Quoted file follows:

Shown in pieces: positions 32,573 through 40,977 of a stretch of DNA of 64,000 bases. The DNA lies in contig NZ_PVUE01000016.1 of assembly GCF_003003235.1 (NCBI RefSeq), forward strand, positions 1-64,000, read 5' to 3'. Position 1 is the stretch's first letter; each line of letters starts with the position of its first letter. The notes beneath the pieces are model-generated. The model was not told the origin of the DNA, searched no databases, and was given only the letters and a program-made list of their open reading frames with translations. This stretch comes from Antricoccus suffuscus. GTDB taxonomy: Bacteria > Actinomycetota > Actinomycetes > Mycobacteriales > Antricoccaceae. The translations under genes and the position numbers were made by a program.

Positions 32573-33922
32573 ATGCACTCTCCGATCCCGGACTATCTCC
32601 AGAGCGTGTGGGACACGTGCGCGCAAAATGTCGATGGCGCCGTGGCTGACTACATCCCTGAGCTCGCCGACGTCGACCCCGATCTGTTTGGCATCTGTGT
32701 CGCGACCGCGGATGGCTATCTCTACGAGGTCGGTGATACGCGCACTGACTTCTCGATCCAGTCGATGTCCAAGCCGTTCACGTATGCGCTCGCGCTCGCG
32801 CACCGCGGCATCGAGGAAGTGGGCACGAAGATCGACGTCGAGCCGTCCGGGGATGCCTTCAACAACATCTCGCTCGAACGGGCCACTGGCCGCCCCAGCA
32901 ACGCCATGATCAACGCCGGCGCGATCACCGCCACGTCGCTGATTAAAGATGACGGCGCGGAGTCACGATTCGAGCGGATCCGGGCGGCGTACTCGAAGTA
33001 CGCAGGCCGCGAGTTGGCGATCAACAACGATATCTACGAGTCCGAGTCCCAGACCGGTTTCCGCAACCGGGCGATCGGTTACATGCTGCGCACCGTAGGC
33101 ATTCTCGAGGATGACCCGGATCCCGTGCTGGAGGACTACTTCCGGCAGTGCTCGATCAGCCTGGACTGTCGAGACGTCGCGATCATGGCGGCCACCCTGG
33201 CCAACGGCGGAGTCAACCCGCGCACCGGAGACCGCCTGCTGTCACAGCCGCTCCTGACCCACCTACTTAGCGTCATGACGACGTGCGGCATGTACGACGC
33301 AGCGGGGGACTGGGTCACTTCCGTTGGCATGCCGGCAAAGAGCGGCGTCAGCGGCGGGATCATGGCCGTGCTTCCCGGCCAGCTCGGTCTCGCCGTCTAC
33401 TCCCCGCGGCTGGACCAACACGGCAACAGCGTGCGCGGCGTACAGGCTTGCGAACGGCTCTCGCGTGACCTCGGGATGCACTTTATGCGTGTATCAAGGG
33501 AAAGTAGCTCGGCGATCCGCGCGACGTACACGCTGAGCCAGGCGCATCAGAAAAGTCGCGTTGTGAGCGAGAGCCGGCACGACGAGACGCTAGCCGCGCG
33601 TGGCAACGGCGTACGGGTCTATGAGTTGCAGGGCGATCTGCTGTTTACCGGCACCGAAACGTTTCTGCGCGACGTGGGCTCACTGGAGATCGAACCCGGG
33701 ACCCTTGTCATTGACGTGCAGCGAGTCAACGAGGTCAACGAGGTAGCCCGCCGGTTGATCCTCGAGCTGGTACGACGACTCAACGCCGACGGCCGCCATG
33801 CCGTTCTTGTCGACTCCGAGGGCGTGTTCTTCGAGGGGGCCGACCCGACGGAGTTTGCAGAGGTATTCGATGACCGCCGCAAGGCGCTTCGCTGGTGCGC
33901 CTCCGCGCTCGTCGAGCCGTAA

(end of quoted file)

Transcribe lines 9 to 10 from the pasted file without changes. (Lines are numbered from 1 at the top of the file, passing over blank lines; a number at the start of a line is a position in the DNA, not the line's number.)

33101 ATTCTCGAGGATGACCCGGATCCCGTGCTGGAGGACTACTTCCGGCAGTGCTCGATCAGCCTGGACTGTCGAGACGTCGCGATCATGGCGGCCACCCTGG
33201 CCAACGGCGGAGTCAACCCGCGCACCGGAGACCGCCTGCTGTCACAGCCGCTCCTGACCCACCTACTTAGCGTCATGACGACGTGCGGCATGTACGACGC